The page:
SPidge Tales

Wednesday, July 19, 2006

Only the Good Die Young

Only the good die young.”—Billy Joel

Billy Joel popularized this sentiment in song and verse. We lose all the good people early, while we’re stuck with the grumpy old bags. Obviously, we have some nice examples of good people biting the bullet early. Think Jesus Christ and Ann Frank. And, there are bad people out there who refuse to die. Think Fidel Castro and George Steinbrenner. Of course, I’m sure there are many bad people who died young (Jeffrey Dahmer) and good people who lived to ripe old ages (Mother Theresa, St. Antony the Hermit). What Billy Joel, and anyone who uses this phrase, could really mean, I think, is that the people who leave us early don’t have the chance to mess things up with us. There are people we rarely see who we miss, who we might otherwise not think so fondly of if they were always around. Think of the t-shirt that says “How can I miss you if you never leave?”

We recognize this impulse with our beloved sports figures. We’d rather they retire early, even if we miss watching them perform, than see them hang around too long as shells of their former selves. Think Babe Ruth hobbling around that final season with the Boston Braves, Muhammad Ali getting pounded in the late stages of his boxing career, Michael Jordan unable to will the Washington Wizards to the playoffs, let alone a championship, Barry Bonds limping around the outfield with his oversized head, flailing and missing at pitches he used to deposit into McCovey Cove. On second thought, I enjoy watching Barry Bonds struggle without the cream and the clear. It’s the others we cannot bear to watch disintegrate.

This impulse even causes us to wonder if classic tragedies may even be for the best. Romeo and Juliet never were able to stay together because of family politics and fate, but who knows, maybe if the Capulets and Montagues got along, Romeo and Juliet would have grown sick of each other after a decade of marriage. Juliet may have grown impatient with Romeo always going to the bar after work, coming home late, and never helping with the dishes. Or, maybe Juliet would have cheated on Romeo, causing him to leave her. Then, they would have split up and grown old and bitter, instead of dying young, always having the memory of what was and what could never be.

Maybe our daydreams and fantasies are better when they don’t work out, and we wonder about what could have been. The tragedy that prevents the dream come true may be less sad than the dream come true not being what we expected. This brings to mind another cliché, “be careful what you wish for, you just might get it.”

This is probably why dating advice columnists in magazines like Maxim tell you to chat with a girl for a few minutes, get her number, and get out of there. If you stick around too long, you are bound to do something stupid to cause her to lose interest.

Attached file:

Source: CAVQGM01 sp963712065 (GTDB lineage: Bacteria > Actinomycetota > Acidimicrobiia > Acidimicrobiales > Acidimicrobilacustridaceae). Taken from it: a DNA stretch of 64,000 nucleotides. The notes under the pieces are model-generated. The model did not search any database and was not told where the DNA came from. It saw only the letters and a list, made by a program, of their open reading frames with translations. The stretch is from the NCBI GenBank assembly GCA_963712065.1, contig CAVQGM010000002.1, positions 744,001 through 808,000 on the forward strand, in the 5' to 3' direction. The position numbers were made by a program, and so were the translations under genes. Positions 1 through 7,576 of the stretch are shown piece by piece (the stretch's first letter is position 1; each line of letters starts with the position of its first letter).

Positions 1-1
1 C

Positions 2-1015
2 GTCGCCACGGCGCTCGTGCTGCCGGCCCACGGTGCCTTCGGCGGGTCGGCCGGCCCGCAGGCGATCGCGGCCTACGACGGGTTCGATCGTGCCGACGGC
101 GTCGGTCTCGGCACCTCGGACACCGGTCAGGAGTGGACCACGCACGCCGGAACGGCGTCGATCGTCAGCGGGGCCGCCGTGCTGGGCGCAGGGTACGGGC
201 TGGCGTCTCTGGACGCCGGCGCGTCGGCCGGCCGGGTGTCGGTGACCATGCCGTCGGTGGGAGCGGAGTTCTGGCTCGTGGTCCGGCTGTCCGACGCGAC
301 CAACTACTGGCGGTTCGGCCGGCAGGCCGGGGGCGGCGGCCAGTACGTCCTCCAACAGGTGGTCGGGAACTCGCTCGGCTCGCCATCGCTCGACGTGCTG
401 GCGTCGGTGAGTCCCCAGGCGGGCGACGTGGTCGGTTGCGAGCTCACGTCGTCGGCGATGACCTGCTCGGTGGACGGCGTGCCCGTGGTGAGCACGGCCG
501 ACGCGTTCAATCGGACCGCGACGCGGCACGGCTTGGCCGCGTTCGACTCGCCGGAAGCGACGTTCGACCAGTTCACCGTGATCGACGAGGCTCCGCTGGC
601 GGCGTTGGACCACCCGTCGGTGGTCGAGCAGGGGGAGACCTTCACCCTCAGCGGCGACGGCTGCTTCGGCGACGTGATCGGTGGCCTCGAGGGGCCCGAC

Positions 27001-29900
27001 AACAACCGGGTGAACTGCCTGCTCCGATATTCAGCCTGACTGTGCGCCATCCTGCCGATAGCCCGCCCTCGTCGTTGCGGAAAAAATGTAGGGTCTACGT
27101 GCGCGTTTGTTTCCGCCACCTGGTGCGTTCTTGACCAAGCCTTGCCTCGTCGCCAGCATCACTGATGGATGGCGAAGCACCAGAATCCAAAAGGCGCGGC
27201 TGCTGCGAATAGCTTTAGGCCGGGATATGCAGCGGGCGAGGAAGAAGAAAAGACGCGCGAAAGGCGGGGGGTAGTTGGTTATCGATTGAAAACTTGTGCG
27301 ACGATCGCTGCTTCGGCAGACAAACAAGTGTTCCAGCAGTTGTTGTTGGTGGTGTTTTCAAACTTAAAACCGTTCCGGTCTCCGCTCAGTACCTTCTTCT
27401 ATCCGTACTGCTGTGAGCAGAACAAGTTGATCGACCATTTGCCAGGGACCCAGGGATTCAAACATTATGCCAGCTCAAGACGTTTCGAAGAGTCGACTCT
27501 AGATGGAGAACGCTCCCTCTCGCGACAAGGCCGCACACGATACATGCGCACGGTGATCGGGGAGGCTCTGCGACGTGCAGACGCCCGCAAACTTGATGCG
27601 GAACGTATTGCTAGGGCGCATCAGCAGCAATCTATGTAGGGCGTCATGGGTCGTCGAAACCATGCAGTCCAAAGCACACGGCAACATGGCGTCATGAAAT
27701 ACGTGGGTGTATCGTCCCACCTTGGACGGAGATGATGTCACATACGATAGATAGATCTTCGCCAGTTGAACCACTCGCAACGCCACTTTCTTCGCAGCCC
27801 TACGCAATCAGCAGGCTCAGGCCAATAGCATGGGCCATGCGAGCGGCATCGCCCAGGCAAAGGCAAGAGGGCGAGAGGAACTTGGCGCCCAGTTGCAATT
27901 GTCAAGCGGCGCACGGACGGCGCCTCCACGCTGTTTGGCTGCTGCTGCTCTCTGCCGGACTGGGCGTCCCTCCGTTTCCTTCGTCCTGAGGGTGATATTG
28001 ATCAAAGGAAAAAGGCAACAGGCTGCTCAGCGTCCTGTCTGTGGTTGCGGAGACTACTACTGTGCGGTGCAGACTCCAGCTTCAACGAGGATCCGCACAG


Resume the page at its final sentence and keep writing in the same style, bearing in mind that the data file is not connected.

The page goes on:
We all want the perfect ending. There will always be that aura of mystery about figures like James Dean and Roberto Clemente, who died young and tragically, or Sandy Koufax, who retired early and stays in mostly seclusion. They don’t come back into the public eye to tarnish their image, like Joe Namath did with Suzy Kolber, or William Shatner does every time he appears on anything (Click here to see William Shatner sing Rocketman at the 1978 SciFi awards; he was actually trying to be serious. Enjoy! http://www.youtube.com/watch?v=NN3MGN899yE&search=William%20Shatner ). It’s a weighing of possibilities. Do I give up the chance to further my legacy, or do I go for it and risk ruining what I already have? It’s the internal debate that happens every time a person weighs whether to attempt to take a friendship with a member of the opposite sex to the next level. Do I risk the friendship for something more, knowing that if a romantic relationship does not work out, it may be hard to go back to being just friends?

Is it better to fly swiftly into and out of people’s lives, leaving a good mark and then going, having them wish you could have stuck around longer, being a “good” one who “dies young”, or is better to stay awhile in people’s lives, allowing others to experience the good and bad, to let others see your flowers and your warts, to see fully the real you? I don’t know. But, the later is probably better. We will be revealed in full before our Creator at the end, so why hide it all now?


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